Privacy rules, different business processes across more than 40 countries, the deepening debt crisis and a lingering recession will all contribute to a delay in adoption of cloud computing in Europe, according to analysts Gartner.
While interest in cloud in Europe remains high, the Continent will trail at least two years behind the US.
"The opportunities for cloud computing value are valid all over the world, and the same is true for some of the risks and costs," said Paolo Malinverno, vice president at Gartner. "However, some of cloud computing's potential risks and costs – namely security, transparency and integration – which are generally applicable worldwide, take on a different meaning in Europe."
Gartner has identified four main inhibitors for cloud in Europe over the next few years.
First, the Continent's diverse and ever-changing data privacy regulations inhibit the movement of personal data to the cloud. Indeed, many companies in Europe eschew US cloud service providers for fears of potential conflict between European data protection legislation and the US Patriot Act.
Second, the complexity of business-to-business multi-enterprise integration and processes.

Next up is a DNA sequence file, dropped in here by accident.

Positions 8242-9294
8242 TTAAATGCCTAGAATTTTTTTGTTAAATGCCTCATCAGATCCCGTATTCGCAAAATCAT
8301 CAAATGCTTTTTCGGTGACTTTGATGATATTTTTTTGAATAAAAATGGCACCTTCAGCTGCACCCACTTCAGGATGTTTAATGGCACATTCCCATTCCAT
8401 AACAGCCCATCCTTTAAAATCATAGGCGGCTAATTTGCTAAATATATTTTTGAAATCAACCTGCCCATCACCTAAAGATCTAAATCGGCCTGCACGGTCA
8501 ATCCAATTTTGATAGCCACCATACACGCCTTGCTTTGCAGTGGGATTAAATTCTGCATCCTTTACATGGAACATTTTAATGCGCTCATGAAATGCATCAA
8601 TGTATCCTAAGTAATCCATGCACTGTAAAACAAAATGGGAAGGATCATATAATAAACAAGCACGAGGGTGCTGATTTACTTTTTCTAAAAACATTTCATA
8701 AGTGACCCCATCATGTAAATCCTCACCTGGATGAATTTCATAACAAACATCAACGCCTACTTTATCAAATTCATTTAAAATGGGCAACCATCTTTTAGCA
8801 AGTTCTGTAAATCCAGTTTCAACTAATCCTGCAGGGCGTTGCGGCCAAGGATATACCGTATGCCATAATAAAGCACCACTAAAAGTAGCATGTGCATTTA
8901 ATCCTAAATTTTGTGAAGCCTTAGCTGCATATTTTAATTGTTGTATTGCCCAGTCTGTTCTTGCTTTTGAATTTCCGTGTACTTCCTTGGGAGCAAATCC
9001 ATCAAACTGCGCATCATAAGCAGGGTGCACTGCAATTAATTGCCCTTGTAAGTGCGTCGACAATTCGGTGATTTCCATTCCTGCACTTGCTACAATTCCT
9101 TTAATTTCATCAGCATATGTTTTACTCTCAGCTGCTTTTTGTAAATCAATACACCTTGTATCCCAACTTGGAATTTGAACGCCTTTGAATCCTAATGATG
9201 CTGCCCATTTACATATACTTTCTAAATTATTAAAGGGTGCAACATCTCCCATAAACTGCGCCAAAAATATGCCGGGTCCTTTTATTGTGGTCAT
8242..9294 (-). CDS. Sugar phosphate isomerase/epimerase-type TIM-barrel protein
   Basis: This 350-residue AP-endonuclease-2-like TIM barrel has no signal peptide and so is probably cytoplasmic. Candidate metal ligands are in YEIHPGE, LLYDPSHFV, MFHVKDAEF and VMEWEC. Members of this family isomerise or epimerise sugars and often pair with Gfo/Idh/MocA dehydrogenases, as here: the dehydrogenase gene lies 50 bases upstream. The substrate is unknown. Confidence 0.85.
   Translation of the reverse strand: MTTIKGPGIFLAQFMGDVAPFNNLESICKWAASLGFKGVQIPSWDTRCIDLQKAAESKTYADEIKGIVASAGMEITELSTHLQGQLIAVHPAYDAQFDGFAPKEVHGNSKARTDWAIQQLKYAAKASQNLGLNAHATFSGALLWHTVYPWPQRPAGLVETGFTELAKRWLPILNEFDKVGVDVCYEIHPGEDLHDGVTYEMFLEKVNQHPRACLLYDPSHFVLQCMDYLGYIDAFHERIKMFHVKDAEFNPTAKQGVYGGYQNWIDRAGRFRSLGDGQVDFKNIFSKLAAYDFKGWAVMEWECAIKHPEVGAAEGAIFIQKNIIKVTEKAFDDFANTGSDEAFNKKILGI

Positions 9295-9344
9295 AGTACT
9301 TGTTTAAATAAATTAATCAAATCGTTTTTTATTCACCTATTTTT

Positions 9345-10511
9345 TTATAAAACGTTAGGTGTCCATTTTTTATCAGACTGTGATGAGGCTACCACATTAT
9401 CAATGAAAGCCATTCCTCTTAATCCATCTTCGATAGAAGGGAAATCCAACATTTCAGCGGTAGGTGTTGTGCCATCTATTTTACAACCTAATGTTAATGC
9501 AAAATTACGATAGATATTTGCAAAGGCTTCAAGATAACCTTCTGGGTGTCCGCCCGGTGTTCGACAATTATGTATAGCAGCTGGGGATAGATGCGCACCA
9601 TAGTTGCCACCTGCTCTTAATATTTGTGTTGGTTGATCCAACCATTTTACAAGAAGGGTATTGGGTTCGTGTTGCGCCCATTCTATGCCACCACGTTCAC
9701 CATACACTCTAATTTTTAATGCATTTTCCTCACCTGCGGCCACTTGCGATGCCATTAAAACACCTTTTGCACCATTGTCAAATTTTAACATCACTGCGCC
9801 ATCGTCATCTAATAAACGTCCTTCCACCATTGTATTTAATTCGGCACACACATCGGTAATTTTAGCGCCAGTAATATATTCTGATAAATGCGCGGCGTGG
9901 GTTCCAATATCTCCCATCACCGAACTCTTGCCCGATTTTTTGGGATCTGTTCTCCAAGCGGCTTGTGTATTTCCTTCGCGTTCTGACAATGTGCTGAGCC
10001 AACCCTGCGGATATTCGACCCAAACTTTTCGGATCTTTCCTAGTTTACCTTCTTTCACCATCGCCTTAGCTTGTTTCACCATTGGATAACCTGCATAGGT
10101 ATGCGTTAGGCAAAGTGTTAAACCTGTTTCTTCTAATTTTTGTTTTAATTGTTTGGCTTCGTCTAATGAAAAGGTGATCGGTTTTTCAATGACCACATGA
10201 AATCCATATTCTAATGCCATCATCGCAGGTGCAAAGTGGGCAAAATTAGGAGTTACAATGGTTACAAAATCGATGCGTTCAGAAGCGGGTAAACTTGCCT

Europe's diversity issues are compounded when running common and intrinsically multi-enterprise processes across different countries, claimed Gartner.
While European B2B infrastructure providers have turned this complexity to their advantage, diversity makes achieving critical mass more difficult and slows down the execution of players wanting to offer cloud services throughout Europe.
Third, EU policy-making processes and practices can hinder business. Indeed, the legislative process across the EU is slow and the resulting legislation can still vary widely across Europe. E-invoicing is one of the most recent examples of this.
Fourth, the effect on investment of the debt crisis in the eurozone. This has caused major investments to be put on hold, slowing down strategic and game-changing decision-making.
"The bottom line is that the interest in cloud is as high in Europe as it is elsewhere in the world," said David Mitchell Smith, vice-president and a Gartner Fellow. "While these inhibitors will certainly slow down cloud adoption in Europe, they will not stop it – the potential benefits of cloud are too attractive and the interest in its efficiency and agility are too strong to stall it for long."